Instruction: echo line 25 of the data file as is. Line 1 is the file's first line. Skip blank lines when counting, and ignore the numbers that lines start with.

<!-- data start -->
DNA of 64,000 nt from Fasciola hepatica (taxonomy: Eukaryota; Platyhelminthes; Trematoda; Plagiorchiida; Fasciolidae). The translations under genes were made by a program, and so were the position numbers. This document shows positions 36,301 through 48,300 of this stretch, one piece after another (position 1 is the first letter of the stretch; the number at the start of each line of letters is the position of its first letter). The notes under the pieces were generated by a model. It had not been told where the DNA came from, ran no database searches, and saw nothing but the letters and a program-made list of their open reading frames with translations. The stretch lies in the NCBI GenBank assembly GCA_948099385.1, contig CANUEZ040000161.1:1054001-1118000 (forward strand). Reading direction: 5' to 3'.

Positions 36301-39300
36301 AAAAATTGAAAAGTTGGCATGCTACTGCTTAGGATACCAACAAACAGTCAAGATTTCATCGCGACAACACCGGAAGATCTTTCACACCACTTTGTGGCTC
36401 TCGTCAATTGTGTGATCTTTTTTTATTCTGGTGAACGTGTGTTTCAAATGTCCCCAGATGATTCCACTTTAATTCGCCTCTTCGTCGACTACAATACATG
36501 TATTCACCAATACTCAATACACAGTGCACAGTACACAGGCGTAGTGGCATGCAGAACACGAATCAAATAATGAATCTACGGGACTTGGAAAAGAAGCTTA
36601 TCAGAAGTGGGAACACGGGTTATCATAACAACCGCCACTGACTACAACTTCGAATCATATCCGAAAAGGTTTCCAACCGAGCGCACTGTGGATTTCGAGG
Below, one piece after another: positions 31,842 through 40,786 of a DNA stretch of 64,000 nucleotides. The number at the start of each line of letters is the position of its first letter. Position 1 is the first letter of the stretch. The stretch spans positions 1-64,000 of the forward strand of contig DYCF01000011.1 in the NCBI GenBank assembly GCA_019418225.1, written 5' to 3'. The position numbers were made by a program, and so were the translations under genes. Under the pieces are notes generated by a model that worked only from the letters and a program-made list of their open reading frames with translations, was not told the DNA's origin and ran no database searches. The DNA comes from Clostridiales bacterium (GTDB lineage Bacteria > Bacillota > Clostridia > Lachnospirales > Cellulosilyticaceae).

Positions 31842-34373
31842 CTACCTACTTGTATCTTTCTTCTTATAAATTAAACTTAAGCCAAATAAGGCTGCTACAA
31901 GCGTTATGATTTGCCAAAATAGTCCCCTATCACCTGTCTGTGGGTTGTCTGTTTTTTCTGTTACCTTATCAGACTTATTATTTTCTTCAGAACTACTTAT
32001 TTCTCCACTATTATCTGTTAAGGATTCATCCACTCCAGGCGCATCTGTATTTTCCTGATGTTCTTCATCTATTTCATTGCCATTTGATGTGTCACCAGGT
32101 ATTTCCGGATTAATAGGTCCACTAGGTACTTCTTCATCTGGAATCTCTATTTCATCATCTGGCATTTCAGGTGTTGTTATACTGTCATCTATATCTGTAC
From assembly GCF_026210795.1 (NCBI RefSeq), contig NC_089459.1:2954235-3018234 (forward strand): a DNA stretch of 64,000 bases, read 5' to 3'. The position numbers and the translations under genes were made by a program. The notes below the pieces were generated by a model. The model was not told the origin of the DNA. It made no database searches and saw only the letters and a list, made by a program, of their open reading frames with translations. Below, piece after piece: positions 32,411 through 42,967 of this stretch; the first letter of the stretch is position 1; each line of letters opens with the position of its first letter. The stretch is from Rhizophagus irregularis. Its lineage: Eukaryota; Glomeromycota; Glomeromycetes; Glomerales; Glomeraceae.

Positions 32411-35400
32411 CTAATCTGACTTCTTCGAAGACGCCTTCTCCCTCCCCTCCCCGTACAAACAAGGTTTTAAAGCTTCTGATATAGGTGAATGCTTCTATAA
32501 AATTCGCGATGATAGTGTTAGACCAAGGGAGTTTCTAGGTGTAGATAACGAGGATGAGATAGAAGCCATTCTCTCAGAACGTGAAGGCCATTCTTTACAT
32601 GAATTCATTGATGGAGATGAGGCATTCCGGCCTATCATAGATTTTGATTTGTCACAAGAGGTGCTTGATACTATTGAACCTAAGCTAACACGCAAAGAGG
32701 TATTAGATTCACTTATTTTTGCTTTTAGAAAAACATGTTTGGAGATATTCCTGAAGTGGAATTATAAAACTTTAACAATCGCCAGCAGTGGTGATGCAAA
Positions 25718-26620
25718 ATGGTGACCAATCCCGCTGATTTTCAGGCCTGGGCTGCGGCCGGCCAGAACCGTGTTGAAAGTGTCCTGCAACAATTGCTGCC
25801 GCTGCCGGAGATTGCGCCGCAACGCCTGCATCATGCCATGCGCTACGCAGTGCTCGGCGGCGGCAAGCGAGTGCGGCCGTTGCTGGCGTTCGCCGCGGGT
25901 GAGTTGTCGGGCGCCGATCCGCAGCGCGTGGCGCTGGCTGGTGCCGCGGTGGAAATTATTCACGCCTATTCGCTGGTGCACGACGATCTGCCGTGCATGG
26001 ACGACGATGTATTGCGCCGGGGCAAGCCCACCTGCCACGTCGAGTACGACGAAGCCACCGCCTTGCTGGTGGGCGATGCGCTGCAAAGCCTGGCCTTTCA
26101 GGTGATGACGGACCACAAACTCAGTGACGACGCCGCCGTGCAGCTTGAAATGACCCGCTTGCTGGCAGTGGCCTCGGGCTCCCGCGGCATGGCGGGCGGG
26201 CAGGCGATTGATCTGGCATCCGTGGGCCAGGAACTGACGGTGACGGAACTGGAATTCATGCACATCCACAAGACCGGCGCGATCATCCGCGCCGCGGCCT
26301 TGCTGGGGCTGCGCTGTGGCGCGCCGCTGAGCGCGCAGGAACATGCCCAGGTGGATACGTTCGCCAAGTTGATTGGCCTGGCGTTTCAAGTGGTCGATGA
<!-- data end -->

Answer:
26201 CAGGCGATTGATCTGGCATCCGTGGGCCAGGAACTGACGGTGACGGAACTGGAATTCATGCACATCCACAAGACCGGCGCGATCATCCGCGCCGCGGCCT